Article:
Small Business Tax
Business owners are obligated to pay specific federal taxes, and the amount of those taxes is determined by the form of business entity that you establish. All businesses except for partnerships need to file an annual income tax return. Partnerships file what’s called an information return.
Any business that’s owned and operated in the United States needs an Employer Identification Number (EIN), which you can apply for on the IRS’ website here. Once you’re registered, it’s time to figure out which taxes you’ll be responsible for. Here are the three types:
Self-Employment Tax (SE Tax)
A Social Security and Medicare tax for people who work for themselves, i.e. business owners. SE taxes require filing Schedule SE (Form 1040) if your net earnings from self-employment were $400 or more. (Note: There are special rules and exceptions for fishing crew members, notary public, and more.) Learn More
When you have employees, you (as the employer) have certain employment tax responsibilities that you need to pay, as well as forms you need to file. Employment taxes include Social Security and Medicare taxes, federal income tax withholding, and federal unemployment (FUTA) tax. Learn More
Excise taxes are also something you need to consider, depending what you sell, where you operate, and so on. For example, in the U.S., there’s a federal excise tax on certain trucks, truck tractors, and buses used on public highways. Learn More
Marketing, Sales, and Services Tips
How to get customers and keep them happy
Once you’ve registered your new business with the government and gotten the legal paperwork squared away, how do you go about, you know ... acquiring customers?
Before you can receive any significant funding for your business (which we'll talk about in the next section), you need to start building an online presence and marketing your business, as well as getting a sales process together and beginning to sell your product or service.
Turns out that generating demand and earning customers needs to come before you can viably ask for funding from an external source. And once you start generating customers, you’ll need to retain them – which is where customer service comes in. Learn more about customer service here.
Marketing Your Small Business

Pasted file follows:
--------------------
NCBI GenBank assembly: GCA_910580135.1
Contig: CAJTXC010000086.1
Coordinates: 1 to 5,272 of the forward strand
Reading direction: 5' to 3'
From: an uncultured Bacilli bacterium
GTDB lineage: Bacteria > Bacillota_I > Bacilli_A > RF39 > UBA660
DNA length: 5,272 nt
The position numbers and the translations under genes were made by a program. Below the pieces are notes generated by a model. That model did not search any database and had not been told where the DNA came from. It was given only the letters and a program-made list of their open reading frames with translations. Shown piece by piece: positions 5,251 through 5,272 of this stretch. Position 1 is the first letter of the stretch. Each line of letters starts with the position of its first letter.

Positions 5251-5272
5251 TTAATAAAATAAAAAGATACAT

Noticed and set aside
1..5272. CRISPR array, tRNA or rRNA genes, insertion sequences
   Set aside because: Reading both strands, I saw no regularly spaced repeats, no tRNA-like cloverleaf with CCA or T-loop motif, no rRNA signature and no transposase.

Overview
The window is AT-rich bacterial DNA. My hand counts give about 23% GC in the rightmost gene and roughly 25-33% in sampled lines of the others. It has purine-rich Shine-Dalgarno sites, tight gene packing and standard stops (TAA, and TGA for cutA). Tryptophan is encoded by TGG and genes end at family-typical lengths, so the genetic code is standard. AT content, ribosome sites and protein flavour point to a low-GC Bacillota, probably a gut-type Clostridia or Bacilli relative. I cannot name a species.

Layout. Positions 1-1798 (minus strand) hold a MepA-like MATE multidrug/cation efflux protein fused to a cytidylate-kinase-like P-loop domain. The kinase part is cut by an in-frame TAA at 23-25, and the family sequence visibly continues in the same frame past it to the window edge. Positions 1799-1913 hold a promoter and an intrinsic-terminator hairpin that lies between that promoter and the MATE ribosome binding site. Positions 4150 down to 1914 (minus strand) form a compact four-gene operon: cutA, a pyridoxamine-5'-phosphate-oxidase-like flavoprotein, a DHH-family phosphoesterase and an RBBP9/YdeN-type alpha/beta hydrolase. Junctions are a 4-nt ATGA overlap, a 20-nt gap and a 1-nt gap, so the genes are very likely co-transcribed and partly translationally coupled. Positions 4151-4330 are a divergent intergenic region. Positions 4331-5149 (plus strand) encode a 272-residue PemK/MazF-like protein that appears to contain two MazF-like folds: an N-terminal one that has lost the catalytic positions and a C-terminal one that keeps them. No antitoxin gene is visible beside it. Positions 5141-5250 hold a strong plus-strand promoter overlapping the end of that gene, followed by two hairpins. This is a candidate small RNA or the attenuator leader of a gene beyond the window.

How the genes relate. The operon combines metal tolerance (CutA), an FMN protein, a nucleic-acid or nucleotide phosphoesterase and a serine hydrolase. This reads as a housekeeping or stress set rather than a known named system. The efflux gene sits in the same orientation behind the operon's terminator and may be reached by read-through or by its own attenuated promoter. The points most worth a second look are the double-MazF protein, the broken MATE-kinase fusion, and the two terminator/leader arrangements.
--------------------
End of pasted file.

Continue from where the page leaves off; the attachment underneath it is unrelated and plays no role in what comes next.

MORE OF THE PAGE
A new company needs to start drumming up interest for its product or service even before it’s ready to ship. But there are a million different platforms and avenues you can use to drive awareness … so where on earth do you start?
Narrow down your target customer
It all comes down to your target customer. You won't be able to position what you're selling to meet customers' needs without knowing who they are. One of the very first questions you need to ask yourself is: Who wants what I’m selling? Who would find it useful? Who would love it?
Then, you need to dig in to who that person is or those people are, and what kind of messaging would resonate with them. That includes their backgrounds, interests, goals, and challenges, in addition to how old they are, what they do every day, which social platforms they use, and so on.
Creating very specific buyer personas can dramatically improve your business results. Read this step-by-step guide on how to create buyer personas, which includes buyer persona templates you can customize yourself. Once you’ve picked a buyer persona or two, print them out, tack them onto your wall, and think about their interests and needs before making every business decision.
Develop a brand identity
In addition to researching your target customer, when you’re first starting a business, you’ll need to build the foundation for a strong brand identity. Your brand identity is about your values, how you communicate concepts, and which emotions you want your customers to feel when they interact with your business. Having a consistent brand identity to promote your business will make you look more professional and help you attract new customers.
Build your online presence
With your target customer and your brand identity under your belt, you can begin building the core marketing elements of your small business, which includes your website, your blog, your email tool, your conversion tool, and your social media accounts. To dive deeper into these topics, read our beginner’s guide to small business marketing here.